Inside, the CX-3 features Mazda’s current design themes, which means it looks and feels higher end than one might expect at this end of the market. Most things are located just where they should be, a possible exception being the centre console-mounted volume control (you can use the one on the steering wheel instead if you prefer) and maybe the controller knob that’s nearby. I can’t think of a more convenient place for those knobs, but they make you feel around for them (or take your eyes off the road) and they also force the cup holders farther back, to a location where I kept forgetting the sunglasses case I’d stick there.

The greenhouse is mostly good. Small windows behind the rear doors don’t let a lot of light in but the outside mirrors and even the rear view camera make them mostly irrelevant anyway. If you’re opting for this base model you’ll be living without rear cross traffic monitoring (which is another nanny I’ve grown to appreciate depending on how loudly they yell at you) but we’ve lived without that for over 100 years and most of us have managed to live through it without mowing down too many pedestrians. 

Gauges and such are laid out well and are plain to see. I missed a digital speedometer (heated seats would have been nice during my week with the CX-3, too), but since that’s the gauge I probably use the least it wasn’t a huge deal except in playground zones and near photo radar sites.

The audio system tended to run out of steam before I wanted it to, which is common at this end of the marketplace, but it does offer USB and Bluetooth (the latter works for phone, too, of course).

Seats are comfortable and there’s plenty of manual adjustment. Between the handles and the tilt/telescope steering wheel I was very happy with my perch.

Continued below...

As one might expect from such a small SUV, the storage space is a tad, well, trunk-ated in the CX-3, even with the rear seat folded down. I daresay it’d be enough for most uses, though - groceries, luggage, hockey bags, cases of beer, etc. 

Okay, I missed a few features - some of which I think should have been there, like auto headlights - but for the 20 grand Mazda wants for this base unit I doubt you could find a better, more fun and interesting, value anywhere. According to their various websites, a base Toyota C-HR will set you back $24,690 CAD, Honda’s H-RV is $21,350. On the other hand, you can get into Kia’s Soul or Nissan’s Qashqai with starting prices of $19,999 - but will you get “Zoom-Zoom?”

One feature I found kind of silly was the push button start. Well, not the start itself; it’s more the setup: you can lock/unlock the vehicle via the fob, but on this trim level you can’t do it from the door handle itself, via Mazda’s normal “push button on the handle” system. So you have to take the fob in your hand, unlock the door with it, then put the fob back in your pocket or purse (so you don’t forget it in the vehicle) and start the vehicle keylessly once you’re in the driver’s seat. It’s hardly a deal breaker, but it’s a real pain in the bum, especially since it’s hard to make out the buttons on the key fob because they feature icons on the same colour of background.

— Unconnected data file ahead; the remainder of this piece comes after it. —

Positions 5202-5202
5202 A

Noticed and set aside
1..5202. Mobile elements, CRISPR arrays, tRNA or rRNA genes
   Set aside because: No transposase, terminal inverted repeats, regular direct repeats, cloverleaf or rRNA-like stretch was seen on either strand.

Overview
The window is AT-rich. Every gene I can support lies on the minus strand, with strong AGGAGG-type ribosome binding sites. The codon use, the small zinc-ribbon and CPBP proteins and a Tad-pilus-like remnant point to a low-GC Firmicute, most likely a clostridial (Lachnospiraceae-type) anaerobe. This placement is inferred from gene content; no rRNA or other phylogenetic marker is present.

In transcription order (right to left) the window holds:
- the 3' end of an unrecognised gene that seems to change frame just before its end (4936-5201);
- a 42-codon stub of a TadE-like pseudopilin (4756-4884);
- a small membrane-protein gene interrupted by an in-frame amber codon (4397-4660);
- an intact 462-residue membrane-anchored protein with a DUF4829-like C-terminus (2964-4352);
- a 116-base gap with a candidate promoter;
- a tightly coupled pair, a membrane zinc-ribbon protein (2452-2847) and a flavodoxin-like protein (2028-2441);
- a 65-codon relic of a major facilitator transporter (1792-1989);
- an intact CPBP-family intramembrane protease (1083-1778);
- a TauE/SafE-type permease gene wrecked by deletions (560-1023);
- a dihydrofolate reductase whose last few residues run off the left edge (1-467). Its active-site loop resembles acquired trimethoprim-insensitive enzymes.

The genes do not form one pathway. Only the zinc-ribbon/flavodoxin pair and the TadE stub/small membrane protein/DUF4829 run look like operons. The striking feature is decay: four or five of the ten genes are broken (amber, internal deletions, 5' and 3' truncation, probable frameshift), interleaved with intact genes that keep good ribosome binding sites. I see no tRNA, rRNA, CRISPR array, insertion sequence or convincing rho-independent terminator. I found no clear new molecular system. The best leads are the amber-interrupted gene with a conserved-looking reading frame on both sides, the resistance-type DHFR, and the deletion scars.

If you don’t care about a manual transmission, you can option the CX-3 up quite nicely. The base GX version, but with the automatic tranny. starts at $21,295 and all-wheel drive brings the total to $23,295. The GS trim level starts at $22,695 (FWD) and $24,695 (AWD) and you can add the Luxury package on its own or coupled with the i-ACTIVSENSE package for $26,195 or $27,795 respectively. The GT trim level starts at $27,995 (FWD) and $29,995 (AWD) and you can add the Technology package for a total of $30,995.

The Luxury package includes leatherette upholstery, power glass moon roof with interior sunshade, tilt-up ventilation and one-touch open feature. The i-ACTIVESENSE package gives you Mazda Radar Cruise Control (MRCC), Smart Brake Support (SBS), Forward Obstruction Warning (FOW), Lane Departure Warning System (LDWS), High Beam Control System (HBC), LED headlights with auto-levelling, Adaptive Front-lighting System (AFS), LED rear combination lights with signature lighting, colour Active Driving Display (ADD).

The Technology package adds Mazda Radar Cruise Control (MRCC), Smart Brake Support (SBS), Forward Obstruction Warning (FOW), Lane Departure Warning System (LDWS), High Beam Control System (HBC), Traffic Sign Recognition System (TSR), SiriusXM satellite radio to the mix.

I would gladly live without all that stuff to drive the manual CX-3. Even better would be if Mazda would offer this transmission on the other CX-3 models and trim levels. A loaded CX-3 with a stick would be heaven!

But NOOOOO!



Jim Bray -- Bio and Archives | Comments

Jim publishes TechnoFile Magazine. Jim is an affiliate with the Automobile Journalists Association of Canada and his careers have included journalist, technology retailer, video store pioneer, and syndicated columnist; he does a biweekly column on CBC Radio One’s The Business Network.

Jim can be reached at: [email protected]

Older articles by Jim Bray